When you see a cis actor in a trans role, such as in The Danish Girl, what’s your first thought?
It’s a man playing a woman, or vice versa? Rather than opening the mind to gender fluidity, this type of casting reinforces the traditional binary concept of male and female. There are plenty of talented trans actors to choose from, so is Hollywood really saying that a cis actor can play trans better than a trans actor?
Of course, the business argument against casting trans actors is that a bigger name will sell the show more effectively. However, if the situation doesn’t change, when will trans actors be given the chance to take bigger roles and become the bigger name?
In the entertainment industry where the cis white male still reigns supreme, it’s an even bigger struggle for BAME trans actors whose fight against prejudice is often two-fold, being overlooked on both a gender and race basis. What is the solution?
Award-winning trans actress, Alexandra Billings, told Cosmopolitan magazine that the trans community must work harder to up their game and take responsibility for their lack of visibility. “We need to improve ourselves artistically…and producers need to be braver!”
Spectrum London is a pioneering web series that champions talented trans actors.
Spectrum London is an exciting concept. Created by award-winning African film-maker, Monica Y. Dee, and written by the celebrated trans actor, Jake Graf, Spectrum London is a compelling drama series, which has not only cast BAME trans actors in trans roles, but deals with everyday trans (and non-trans) issues.
Monica is definitely one to watch, having made a number of brave moves in her career with impressive intuition and great success. She quit the security of being a partner in a law firm to embrace new entrepreneurial adventures within the film industry and now runs rKive Productions, UK Web Fest and is expected to announce the launch of an online digital content streaming start up this year.
Although she might have taken a risk in producing a web series that is so utterly unique in its content, her efforts have already paid off. Spectrum London hasn’t even been released yet, but thanks to the show’s pilot and careful exposure, it has picked up its first award: International Independent Film Award (Platinum). Here’s what Monica had to say about why this web series is hotly anticipated and already so well received:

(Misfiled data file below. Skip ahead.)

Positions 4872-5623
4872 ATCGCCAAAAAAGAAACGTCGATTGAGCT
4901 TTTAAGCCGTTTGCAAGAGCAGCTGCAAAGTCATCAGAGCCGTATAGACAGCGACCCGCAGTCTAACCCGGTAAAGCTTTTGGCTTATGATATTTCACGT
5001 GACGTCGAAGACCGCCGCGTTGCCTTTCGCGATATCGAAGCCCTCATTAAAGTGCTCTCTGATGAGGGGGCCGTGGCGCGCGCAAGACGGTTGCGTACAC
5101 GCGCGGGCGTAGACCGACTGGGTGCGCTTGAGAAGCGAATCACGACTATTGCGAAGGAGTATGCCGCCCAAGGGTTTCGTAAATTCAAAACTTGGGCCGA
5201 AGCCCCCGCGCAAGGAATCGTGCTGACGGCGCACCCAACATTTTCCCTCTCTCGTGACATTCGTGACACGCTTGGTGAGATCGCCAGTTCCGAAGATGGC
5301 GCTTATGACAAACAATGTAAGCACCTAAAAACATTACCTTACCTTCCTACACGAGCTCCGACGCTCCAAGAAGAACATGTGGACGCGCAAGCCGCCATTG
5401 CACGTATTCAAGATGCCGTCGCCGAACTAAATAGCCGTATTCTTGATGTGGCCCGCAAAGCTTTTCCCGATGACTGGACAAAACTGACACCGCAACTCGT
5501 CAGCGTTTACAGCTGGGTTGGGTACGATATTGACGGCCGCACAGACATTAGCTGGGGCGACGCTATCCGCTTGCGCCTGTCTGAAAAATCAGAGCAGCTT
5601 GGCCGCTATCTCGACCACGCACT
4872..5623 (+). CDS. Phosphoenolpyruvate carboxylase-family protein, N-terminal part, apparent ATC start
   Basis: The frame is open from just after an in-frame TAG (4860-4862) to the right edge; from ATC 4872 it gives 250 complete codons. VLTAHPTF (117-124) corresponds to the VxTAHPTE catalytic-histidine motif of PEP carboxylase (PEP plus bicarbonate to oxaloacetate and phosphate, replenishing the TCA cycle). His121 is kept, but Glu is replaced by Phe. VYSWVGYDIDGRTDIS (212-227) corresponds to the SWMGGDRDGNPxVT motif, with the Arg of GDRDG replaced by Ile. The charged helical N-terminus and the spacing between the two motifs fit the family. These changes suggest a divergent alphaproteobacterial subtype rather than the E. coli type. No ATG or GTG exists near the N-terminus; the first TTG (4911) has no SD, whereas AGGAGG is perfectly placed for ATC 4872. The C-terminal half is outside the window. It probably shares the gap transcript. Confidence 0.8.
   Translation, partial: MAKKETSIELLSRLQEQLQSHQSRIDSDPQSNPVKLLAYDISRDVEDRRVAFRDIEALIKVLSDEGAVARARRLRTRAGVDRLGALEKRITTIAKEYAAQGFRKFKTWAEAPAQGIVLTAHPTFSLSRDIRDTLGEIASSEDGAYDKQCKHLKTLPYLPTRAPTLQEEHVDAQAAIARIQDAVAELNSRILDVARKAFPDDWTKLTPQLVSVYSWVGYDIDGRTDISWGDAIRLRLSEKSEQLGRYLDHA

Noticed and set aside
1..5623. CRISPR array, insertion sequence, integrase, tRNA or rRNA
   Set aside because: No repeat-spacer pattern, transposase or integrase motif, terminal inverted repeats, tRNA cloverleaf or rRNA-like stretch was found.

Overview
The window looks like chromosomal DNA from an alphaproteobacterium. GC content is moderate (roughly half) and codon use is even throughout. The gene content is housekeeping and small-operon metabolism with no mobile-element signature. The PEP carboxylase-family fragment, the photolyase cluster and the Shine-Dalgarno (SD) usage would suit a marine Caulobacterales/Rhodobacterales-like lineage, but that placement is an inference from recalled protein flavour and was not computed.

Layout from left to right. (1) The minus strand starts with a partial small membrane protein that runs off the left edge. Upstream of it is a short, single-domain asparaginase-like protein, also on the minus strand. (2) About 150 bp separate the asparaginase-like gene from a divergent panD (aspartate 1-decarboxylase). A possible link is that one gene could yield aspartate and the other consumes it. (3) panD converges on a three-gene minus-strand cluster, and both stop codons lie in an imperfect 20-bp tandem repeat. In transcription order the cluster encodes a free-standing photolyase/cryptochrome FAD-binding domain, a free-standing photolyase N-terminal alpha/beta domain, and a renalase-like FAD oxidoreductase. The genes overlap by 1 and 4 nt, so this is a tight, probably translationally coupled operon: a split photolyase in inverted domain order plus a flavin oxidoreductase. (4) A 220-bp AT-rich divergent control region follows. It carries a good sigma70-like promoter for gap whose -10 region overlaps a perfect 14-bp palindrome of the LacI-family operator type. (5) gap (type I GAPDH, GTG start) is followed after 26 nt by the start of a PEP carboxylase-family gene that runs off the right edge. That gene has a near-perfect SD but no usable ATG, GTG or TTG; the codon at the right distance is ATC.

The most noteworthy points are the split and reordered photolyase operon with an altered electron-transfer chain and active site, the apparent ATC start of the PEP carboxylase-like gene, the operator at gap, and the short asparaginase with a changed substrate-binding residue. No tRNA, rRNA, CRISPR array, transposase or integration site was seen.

“I have watched shows before where the story lines have been predictable and unbelievable. Spectrum is unpredictable and believable because real transgender actors who have lived and experienced the stories are portraying the characters. I specifically wanted storylines and stories that the actors could relate to themselves. I also thought it was important that we didn’t bang on about people’s gender and identity, that is why Spectrum is about the ordinary and extraordinary moments in their lives and gender is more of a sub text. I sprinkled a little bit of diversity in the mix too so we could represent the white, asian, and black communities also.”
As well as getting the lowdown from Monica, we also spoke to one of the show’s prominent BAME characters; Naechane; a trans actor and performer. Before gaining the part in Spectrum, Naechane had previously acted in the feature film Stud Life, directed by Campbell X. Prior to that; he had a successful career in the music industry as a rapper, music producer and sound engineer. His songs have been featured on the “L-word” and more recently; he performed self-penned lyrics at the International Transgender Day of Remembrance.